A good question. Where do my ideas come from? Out of my curious mind and out of all that I have read, yes, those and out of daily experiences—the doppler sound of traffic passing in front of my house, the sheen the barista’s mop leaves on the floor at the coffee shop, out of the crazy junk in my backyard and backlot, out of the many, many places I have lived. You’ve got these lines from Yeats’ “The Circus Animals’ Desertion” running through my head:
A mound of refuse or the sweepings of a street,
Old kettles, old bottles, and a broken can,
Old iron, old bones, old rags, that raving slut
Who keeps the till. Now that my ladder’s gone,
I must lie down where all the ladders start
In the foul rag-and-bone shop of the heart.
4: Do you have a plan in your head of where the story is going before you start writing or do you let it carry you along as you go?
When writing poetry, I usually let the poem crystallize around phrases and rhythms I have put in a word.doc. I just play around until something happens. “Mr. Either/Or,” however, is narrative, so I took the time to story-board the entire plot. I then created one word.doc for each plot event and allowed myself to go crazy creatively in each file, so long as I also narrated that one plot event. I then fitted all the files together into the whole narrative and polished the transitions. That way, I found I was able to get the story told while still giving myself freedom for creativity.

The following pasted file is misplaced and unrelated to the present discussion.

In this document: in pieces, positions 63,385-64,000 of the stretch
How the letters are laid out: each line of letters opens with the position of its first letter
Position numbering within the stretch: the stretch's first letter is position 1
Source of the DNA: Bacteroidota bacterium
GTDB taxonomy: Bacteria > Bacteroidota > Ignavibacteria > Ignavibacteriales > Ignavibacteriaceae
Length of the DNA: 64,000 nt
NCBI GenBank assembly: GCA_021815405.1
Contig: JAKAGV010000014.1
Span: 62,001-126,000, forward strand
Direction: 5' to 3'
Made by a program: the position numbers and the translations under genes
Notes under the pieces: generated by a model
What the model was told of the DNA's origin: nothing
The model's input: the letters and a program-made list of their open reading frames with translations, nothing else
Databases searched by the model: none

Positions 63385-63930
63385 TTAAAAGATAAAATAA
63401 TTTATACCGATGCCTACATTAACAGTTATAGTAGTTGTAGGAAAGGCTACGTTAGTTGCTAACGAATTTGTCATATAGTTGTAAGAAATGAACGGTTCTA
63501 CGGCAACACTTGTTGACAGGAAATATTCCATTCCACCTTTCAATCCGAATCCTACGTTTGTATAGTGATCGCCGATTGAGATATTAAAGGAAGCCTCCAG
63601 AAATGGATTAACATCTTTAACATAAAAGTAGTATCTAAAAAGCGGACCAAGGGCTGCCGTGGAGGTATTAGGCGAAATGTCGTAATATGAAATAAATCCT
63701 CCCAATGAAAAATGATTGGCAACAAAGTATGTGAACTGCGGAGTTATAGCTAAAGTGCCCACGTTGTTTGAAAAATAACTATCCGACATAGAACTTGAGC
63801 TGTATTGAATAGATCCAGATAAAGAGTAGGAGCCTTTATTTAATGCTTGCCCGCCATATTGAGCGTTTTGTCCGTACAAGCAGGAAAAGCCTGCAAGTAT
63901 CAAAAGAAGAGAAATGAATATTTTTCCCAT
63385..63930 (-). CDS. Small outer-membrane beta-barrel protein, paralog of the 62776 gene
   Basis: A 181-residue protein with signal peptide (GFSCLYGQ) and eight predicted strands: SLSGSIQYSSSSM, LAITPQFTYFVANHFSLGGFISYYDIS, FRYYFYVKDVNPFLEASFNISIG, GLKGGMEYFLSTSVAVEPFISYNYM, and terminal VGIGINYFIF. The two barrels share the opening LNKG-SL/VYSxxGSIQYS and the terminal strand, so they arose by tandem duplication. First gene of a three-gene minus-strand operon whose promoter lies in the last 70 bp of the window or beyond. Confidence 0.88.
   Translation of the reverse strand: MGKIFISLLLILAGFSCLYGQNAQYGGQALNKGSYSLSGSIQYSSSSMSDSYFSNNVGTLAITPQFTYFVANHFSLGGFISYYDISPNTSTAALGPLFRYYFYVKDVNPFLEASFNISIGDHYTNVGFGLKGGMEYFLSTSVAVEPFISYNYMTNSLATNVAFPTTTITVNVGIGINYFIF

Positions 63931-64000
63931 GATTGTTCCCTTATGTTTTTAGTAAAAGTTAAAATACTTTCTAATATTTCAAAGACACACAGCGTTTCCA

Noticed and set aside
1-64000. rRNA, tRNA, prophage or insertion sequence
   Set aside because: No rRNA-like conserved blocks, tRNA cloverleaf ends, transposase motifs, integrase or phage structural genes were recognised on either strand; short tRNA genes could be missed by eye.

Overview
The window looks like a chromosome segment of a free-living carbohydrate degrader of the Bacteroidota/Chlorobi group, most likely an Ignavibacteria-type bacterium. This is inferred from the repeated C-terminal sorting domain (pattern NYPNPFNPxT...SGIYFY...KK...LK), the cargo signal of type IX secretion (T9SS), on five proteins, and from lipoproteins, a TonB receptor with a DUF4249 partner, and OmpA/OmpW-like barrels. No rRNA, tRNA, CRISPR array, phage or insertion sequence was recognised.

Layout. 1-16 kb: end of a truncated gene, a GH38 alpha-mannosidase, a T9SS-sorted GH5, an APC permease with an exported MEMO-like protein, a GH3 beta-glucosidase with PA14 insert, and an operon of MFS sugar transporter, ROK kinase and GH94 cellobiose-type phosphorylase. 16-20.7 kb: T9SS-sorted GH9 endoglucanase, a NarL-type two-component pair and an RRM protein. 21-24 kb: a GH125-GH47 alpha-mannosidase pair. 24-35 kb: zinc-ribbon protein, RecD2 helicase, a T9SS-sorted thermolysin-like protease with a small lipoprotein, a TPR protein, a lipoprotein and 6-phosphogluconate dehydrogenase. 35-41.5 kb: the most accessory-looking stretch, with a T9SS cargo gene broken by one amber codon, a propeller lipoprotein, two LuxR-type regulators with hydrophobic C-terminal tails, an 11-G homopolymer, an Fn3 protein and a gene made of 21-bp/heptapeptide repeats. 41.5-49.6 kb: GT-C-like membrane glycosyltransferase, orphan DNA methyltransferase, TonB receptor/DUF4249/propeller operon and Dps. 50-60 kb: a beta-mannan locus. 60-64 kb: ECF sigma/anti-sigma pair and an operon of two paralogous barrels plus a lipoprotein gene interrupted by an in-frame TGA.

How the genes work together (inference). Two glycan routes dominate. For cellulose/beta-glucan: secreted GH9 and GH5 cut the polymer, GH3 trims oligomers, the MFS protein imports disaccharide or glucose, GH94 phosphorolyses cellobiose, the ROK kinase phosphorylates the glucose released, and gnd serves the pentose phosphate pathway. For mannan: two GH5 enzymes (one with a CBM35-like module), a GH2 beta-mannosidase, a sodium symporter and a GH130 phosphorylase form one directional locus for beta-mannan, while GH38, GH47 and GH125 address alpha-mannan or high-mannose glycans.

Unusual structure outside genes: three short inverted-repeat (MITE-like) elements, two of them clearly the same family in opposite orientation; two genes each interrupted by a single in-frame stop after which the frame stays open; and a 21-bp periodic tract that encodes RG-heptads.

5: What genre are your books and what drew you to that genre?
“Mr. Either/Or” brings together all of my great loves—epic poetry, genre fiction (noir and thriller), action films and Americana. I really don’t know what to call it—sometimes I call it a thriller, sometimes urban fantasy, sometimes an epic poem. I guess I see “Mr. Either/Or” as reviving the genre of the verse adventure-story (à la Homer’s Odyssey and Byron’s Don Juan). It alternates between free-rhymed iambic pentameter and the pounding alliterative verse of Beowulf, so that the poetic rhythms cue the action like the soundtrack to a film. Yes, the book has its own soundtrack built in.
6: What dream cast would you like to see playing the characters in your latest book?